Judge Rejects Teacher Tenure for California
Judge Treu ruled teacher tenure laws disproportionately affect minority students and violate students’ right to an education. He stated eliminating teacher tenure will increase equality of education by making the dismissal of ineffective teachers much easier.
Larry Sand, a retired teacher and president of the California Teachers Empowerment Network, notes 98 percent of teachers in California attain tenure. Protecting rights of teachers against unfair dismissal is justifiable, he notes, but since those basic protections were enacted years ago, unions have pushed for extreme protections at students’ expense. School districts have no way of rewarding exceptional teachers and no way of dismissing poor ones. Permanence through tenure is protecting teachers and undermining children’s education.
Research & Commentary: Objective Teacher Evaluations
Joy Pullmann of The Heartland Institute discusses the importance of objective teacher evaluations. In many states, nearly all teachers receive a “satisfactory” score. Even teachers who receive low scores are nearly impossible to remove. Research shows the best way to improve teacher quality is to give administrators and parents the power to reward exceptional teachers and remove failing ones, Pullmann notes.
Research & Commentary: Vergara v. California and Teacher Tenure
This Heartland Institute Research & Commentary discusses the arguments for and against tenure reform and some of the effects of certain tenure-based policies. In Vergara v. California, the student plaintiffs argued teacher tenure laws disproportionately affect minority students because these students are more likely to end up with an ineffective teacher. Teacher tenure laws make it difficult to remove ineffective teachers, thus denying many students a quality education.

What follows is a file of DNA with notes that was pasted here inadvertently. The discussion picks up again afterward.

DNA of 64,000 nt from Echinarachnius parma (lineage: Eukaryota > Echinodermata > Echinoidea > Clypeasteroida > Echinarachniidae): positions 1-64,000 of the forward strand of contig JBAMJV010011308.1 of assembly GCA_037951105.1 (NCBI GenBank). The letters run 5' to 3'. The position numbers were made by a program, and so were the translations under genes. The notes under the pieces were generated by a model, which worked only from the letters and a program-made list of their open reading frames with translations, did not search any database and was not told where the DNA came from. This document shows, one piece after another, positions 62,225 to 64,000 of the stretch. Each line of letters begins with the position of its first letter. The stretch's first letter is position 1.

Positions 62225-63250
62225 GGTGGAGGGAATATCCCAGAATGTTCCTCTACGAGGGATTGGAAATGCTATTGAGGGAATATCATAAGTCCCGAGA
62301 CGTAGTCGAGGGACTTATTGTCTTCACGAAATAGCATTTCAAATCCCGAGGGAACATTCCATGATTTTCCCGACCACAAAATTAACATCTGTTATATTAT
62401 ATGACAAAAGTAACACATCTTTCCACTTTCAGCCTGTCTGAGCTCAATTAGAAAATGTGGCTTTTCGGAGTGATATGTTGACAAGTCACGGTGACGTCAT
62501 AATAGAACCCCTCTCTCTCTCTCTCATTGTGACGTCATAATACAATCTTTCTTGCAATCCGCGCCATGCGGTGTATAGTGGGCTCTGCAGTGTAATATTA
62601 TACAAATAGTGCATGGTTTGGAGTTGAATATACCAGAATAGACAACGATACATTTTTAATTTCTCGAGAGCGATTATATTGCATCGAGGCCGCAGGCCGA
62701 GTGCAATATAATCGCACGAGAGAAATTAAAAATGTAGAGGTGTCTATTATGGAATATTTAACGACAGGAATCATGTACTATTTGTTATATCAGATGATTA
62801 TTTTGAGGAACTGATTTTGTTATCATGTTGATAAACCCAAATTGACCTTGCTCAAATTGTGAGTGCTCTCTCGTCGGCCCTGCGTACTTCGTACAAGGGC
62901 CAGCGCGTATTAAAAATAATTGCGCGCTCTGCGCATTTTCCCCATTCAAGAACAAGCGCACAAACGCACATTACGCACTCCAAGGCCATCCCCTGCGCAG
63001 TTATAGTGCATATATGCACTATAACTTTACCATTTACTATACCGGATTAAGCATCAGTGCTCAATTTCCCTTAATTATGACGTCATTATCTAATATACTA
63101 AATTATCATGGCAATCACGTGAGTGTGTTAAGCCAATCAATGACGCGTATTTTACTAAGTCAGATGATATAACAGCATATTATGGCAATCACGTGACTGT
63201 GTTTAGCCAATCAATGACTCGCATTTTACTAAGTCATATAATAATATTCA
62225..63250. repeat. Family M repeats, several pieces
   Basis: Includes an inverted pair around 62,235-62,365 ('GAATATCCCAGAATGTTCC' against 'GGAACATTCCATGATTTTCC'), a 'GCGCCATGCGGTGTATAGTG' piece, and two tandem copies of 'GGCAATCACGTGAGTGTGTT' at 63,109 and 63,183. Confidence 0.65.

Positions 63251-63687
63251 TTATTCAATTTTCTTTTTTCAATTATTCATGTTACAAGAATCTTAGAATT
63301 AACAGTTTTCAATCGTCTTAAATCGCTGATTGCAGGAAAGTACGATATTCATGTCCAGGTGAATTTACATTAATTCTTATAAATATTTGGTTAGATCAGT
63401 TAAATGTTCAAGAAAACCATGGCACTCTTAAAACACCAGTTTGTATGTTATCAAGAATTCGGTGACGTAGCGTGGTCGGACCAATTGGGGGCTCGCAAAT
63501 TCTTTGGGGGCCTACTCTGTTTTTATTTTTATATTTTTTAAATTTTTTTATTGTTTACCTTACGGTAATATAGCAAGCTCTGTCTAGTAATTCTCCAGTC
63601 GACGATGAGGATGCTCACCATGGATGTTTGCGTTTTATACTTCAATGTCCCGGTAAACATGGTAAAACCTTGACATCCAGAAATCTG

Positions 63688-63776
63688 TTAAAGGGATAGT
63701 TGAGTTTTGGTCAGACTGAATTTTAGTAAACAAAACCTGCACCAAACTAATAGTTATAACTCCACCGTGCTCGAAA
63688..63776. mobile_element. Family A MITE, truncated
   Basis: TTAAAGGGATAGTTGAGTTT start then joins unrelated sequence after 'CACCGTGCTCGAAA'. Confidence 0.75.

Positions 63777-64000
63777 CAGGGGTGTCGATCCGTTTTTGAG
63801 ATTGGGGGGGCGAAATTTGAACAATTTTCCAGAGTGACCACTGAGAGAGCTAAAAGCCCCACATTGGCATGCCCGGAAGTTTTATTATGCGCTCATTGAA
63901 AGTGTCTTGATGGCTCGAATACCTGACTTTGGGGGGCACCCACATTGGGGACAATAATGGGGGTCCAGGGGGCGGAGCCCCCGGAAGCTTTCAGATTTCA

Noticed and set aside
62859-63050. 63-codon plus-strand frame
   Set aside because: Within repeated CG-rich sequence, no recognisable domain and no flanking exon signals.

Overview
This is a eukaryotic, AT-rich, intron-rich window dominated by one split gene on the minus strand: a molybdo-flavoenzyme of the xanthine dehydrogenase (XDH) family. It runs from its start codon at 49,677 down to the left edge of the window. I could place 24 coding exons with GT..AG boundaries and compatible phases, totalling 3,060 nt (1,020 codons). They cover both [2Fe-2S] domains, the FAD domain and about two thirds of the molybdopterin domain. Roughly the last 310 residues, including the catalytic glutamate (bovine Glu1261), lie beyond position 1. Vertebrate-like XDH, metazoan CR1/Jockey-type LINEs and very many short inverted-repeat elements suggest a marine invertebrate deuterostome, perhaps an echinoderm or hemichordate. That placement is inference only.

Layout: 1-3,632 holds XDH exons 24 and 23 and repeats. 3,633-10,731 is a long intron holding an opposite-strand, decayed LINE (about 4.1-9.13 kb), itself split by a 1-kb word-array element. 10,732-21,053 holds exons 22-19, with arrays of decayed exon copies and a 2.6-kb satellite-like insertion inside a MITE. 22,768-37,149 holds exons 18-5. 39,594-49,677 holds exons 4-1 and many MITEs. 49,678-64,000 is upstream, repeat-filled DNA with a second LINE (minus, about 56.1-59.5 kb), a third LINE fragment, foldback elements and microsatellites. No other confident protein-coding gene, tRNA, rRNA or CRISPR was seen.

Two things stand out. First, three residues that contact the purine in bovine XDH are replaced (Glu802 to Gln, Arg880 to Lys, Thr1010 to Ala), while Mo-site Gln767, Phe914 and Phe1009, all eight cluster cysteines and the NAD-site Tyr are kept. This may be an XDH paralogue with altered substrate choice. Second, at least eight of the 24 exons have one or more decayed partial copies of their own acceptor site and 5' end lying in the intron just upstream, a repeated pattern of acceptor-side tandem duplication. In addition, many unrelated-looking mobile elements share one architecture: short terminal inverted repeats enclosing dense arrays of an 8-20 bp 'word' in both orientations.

2013 State Teacher Policy Yearbook: National Summary
The State Teacher Policy Yearbook project arose from a simple premise: State governments can exert a great deal of control over the work of the nation’s more than three-and-a-half million public school teachers. With that in mind, the National Council on Teacher Quality (NCTQ) began in 2007 an annual analysis and encyclopedic presentation of every policy states have on their books that affects teacher quality, specifically state efforts to shape teacher preparation, licensing, evaluation, and compensation. The organization’s stated goal has been to provide research-based, practical, cost-neutral recommendations to states on the best ways to improve the teaching profession.
Nothing in this Research & Commentary is intended to influence the passage of legislation, and it does not necessarily represent the views of The Heartland Institute. For further information on this and other topics, visit the School Reform News Web site at http://news.heartland.org/education, The Heartland Institute’s Web site at http://heartland.org, and PolicyBot, Heartland’s free online research database, at www.policybot.org.
The Heartland Institute is available to send an expert to your state to testify or brief your caucus, host an event in your state, or send you further information on this or any other topic. If you have any questions or comments, feel free to contact The Heartland Institute’s director of government relations, John Nothdurft, at 312/377-4000 or [email protected].